Write a small script that connects a terminal session on the SSH server to the serial port without needing any command line parameters. For example, you might use the
cu command like this:
exec cu -l /dev/ttyS0 -s 115200 # add/modify options if needed
Save this to e.g.
/usr/local/bin/serial-connection and mark it executable with
chmod a+x /usr/local/bin/serial-connection.
Add the pathname
/usr/local/bin/serial-connection to file
Create a Linux user for the serial connection. You can name it however you want - for example,
serial. Set a password for it and verify that the user can log in normally.
Finally, change the
serial user's shell to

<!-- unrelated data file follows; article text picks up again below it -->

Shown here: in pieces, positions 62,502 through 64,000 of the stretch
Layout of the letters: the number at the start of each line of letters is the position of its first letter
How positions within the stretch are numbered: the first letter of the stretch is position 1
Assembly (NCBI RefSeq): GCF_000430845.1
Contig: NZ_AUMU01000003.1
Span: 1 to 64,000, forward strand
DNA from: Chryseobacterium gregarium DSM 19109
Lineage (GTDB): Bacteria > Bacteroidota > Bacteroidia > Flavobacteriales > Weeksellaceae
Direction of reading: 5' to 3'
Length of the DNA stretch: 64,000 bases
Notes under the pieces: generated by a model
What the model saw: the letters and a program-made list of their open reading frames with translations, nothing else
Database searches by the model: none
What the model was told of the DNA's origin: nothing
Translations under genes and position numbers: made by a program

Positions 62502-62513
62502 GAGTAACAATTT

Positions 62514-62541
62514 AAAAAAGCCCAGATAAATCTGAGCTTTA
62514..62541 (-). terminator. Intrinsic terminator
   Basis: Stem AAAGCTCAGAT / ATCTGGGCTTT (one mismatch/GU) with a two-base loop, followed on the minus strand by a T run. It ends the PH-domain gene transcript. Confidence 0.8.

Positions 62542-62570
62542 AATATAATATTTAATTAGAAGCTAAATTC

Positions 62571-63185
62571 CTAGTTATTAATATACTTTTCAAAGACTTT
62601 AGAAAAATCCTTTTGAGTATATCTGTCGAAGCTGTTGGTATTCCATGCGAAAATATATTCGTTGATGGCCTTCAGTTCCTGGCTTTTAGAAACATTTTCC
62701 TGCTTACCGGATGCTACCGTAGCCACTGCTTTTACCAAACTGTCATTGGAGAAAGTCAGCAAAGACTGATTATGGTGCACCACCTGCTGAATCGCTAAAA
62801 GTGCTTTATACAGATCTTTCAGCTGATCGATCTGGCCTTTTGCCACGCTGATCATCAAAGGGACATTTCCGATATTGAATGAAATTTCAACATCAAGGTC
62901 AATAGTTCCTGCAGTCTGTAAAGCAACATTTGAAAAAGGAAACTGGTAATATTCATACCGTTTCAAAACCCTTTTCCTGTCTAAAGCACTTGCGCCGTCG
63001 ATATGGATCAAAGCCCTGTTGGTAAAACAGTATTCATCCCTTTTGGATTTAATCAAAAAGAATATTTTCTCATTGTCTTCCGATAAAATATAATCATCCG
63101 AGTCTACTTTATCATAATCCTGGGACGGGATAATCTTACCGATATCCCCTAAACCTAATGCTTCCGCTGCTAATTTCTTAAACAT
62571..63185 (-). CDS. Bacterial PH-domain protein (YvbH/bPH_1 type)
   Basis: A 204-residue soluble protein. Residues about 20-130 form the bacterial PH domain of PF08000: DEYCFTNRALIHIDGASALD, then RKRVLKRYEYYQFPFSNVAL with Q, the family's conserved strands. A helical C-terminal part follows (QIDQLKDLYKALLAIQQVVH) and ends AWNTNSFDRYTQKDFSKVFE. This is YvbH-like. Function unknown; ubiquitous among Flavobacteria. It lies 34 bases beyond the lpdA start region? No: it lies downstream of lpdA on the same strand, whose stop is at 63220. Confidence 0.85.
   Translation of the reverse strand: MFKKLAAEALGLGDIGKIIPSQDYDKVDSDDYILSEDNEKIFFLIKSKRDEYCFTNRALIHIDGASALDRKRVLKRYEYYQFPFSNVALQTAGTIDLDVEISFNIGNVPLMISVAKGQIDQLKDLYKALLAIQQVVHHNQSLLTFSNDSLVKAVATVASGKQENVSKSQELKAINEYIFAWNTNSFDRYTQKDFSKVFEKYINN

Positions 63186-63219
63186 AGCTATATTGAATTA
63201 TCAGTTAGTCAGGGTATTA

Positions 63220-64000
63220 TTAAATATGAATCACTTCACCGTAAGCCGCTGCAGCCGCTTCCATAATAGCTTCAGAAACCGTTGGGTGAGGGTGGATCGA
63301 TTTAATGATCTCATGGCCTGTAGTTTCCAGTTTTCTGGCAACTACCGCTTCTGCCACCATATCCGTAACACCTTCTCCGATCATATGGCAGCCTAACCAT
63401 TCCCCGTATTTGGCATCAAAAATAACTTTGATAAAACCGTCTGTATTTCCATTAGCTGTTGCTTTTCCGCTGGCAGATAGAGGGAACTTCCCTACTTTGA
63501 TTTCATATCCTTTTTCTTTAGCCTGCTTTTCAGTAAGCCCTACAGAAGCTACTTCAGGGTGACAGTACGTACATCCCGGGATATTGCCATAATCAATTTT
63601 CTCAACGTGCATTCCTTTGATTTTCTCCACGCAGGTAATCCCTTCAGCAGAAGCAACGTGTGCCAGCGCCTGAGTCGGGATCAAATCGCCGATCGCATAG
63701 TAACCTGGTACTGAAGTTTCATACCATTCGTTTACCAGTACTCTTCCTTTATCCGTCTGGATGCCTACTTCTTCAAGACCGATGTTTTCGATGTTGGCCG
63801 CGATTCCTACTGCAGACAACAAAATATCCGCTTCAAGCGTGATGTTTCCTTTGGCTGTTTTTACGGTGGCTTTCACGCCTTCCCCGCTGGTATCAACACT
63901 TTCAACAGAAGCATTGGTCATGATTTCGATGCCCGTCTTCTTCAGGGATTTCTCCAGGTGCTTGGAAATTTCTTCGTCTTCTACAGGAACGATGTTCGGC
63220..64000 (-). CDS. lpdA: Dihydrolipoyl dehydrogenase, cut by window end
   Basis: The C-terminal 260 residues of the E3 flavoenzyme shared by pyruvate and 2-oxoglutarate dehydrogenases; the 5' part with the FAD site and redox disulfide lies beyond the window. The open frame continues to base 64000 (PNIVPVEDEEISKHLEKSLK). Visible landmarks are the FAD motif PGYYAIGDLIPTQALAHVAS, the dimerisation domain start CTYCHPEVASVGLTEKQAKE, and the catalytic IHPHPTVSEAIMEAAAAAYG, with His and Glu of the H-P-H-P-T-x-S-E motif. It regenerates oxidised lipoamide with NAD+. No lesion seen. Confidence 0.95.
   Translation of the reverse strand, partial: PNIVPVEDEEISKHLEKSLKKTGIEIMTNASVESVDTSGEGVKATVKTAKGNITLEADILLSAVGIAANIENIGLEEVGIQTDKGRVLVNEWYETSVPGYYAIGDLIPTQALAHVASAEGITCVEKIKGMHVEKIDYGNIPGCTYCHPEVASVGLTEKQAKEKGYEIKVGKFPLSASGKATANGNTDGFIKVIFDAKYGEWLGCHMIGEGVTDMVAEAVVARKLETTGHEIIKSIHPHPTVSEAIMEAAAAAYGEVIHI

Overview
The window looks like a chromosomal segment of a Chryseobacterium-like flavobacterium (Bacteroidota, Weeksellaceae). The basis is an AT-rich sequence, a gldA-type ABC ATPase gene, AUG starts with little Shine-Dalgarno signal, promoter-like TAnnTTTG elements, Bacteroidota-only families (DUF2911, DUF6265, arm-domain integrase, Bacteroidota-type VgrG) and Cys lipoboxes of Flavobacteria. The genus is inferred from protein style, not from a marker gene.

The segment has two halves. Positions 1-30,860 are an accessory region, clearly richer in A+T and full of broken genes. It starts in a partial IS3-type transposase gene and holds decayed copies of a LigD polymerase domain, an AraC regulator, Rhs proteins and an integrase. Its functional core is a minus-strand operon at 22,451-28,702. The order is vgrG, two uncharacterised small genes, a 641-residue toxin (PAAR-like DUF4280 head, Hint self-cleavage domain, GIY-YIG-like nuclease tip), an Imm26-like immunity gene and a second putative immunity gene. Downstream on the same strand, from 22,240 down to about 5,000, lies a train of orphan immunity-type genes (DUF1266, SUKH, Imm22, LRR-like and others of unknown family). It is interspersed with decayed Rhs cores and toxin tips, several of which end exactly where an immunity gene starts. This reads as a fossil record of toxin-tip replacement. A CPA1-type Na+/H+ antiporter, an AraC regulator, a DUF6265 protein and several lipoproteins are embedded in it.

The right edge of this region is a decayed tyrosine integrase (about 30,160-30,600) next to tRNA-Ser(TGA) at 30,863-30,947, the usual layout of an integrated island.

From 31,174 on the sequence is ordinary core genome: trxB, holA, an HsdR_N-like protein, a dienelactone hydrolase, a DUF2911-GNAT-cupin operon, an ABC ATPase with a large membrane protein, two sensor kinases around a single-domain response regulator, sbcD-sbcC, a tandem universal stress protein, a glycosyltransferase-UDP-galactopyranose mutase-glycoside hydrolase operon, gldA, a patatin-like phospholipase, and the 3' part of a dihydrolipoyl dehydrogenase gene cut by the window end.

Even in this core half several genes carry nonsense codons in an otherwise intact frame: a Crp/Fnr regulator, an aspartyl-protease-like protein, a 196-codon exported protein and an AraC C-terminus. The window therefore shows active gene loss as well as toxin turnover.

chsh -s /usr/local/bin/serial-connection serial
Now, as the
serial user logs in, the user's shell is automatically started - but now it will actually be the command that connects the SSH session to the serial port. And if that command ends for any reason, the SSH session will end automatically.
To terminate the connection, the
serial user will need to type
~. (tilde-dot) if using PuTTY or similar, or
~~. (tilde-tilde-dot) if using OpenSSH client. By chance, both
cu and OpenSSH client will use
~ as an escape character: typing it twice in the beginning of a line will emit a single tilde character for